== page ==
Posted on May 22 2021 by Mike Midwood
Ever since first appearing in Link’s Awakening (1993), fishing has become a fan favorite optional activity in the Zelda series. Now a regular inclusion, casting a line and waiting for a bite can be one of the more relaxing moments of Link’s journey, but it can also be an intense test of patience and willpower. Most Zelda games that feature fishing have a variety of fish to catch, and these aquatic adventures can manifest as mini-games or long-term quests. All of these instances can be enjoyable, but which is the best? In which Zelda game do you most enjoy having Link brush up on his angling while Hyrule is in imminent peril?
Fishing in Link’s Awakening (1993) was a simple matter of timing and positioning; get your line in the face of one of the fish and mash the button to reel it in. While the Switch remake imported some new sea-life from Ricco Harbor and added a few rewards, the action of bringing your catch to land didn’t change all that much. The progenitor of modern Zelda fishing really appears in Ocarina of Time. Suddenly, getting a fish’s attention took a degree of finesse and reeling it in could be a nerve-wracking affair. Hats off (my apologies to the fishing hole owner) if you’ve managed to land this game’s Hyrule Loach; a grueling and legendary feat.
An unsung facet of Twilight Princess is that it remains the only Zelda game where the fishing rod is a permanent item that can be cast anywhere. This allows Link to catch a variety of different fish in bodies of water big and small throughout Hyrule. While there is still a dedicated fishing hole with a significantly more fleshed out fishing quest, being able to drop a line anywhere is a unique and relaxing experience. Only in Twilight Princess can you fish the serene shores of Lake Hylia or the Lakebed Temple’s big key room.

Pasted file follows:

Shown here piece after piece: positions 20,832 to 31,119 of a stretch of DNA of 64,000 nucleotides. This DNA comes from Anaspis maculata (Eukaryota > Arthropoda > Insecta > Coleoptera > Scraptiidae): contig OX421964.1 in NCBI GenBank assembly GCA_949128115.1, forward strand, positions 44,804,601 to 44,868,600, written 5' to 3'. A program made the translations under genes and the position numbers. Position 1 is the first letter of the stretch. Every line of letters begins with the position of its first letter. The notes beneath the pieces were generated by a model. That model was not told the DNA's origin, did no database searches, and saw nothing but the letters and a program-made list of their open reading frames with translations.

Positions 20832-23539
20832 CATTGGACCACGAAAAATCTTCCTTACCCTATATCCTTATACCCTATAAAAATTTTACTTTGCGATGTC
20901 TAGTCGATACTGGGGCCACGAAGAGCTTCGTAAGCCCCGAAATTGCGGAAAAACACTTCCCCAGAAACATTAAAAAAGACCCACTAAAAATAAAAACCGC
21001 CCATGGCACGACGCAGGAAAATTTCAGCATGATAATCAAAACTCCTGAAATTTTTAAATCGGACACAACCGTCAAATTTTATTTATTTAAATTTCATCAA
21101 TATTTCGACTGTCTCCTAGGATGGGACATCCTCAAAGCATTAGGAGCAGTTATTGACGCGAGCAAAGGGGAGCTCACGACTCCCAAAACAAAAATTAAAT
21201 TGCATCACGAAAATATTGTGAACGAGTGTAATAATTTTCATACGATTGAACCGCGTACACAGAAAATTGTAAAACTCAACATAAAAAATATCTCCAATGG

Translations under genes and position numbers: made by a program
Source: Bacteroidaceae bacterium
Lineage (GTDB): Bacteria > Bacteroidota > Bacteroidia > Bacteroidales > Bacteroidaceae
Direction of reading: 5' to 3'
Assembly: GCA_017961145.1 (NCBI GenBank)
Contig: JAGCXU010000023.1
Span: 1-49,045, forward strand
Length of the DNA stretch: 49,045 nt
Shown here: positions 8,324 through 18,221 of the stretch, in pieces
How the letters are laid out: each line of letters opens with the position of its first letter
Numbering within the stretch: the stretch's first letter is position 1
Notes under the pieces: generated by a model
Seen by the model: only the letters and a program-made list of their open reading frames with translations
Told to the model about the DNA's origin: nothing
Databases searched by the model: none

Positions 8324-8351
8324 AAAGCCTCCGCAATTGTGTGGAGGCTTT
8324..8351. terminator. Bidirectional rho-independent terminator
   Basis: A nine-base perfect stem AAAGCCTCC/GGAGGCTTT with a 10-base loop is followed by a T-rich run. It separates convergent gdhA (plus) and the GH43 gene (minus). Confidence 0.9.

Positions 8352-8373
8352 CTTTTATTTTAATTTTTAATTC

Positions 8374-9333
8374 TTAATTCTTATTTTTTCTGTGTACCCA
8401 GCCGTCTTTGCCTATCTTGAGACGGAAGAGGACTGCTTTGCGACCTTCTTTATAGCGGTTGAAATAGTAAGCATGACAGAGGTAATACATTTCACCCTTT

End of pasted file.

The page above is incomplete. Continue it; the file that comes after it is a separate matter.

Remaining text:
Phantom Hourglass contains a simplistic fishing quest that concludes in catching the legendary Neptoona. It does make unique use of the touch controls, but there isn’t much to it. Fishing in Majora’s Mask 3D borrows from all of its predecessors. It can only be done in a pair of fishing ponds and uses the Ocarina of Time mechanics, but there is a variety of fish that appear on different schedules and react to certain lures. It wasn’t until Breath of the Wild that catching fish saw dramatic changes. As it did in many other ways, Breath of the Wild broke the rules. While it lacks a fishing rod, Link is able to acquire the many different fish with his bare hands, piercing them with arrows, or blowing them out of the water with bombs. Then he can put his catch into a delicious meal or potion.
Which Zelda game has your favorite fishing? Do you prefer fishing as a quick mini-game or a lengthy quest? Let us know in the comments below!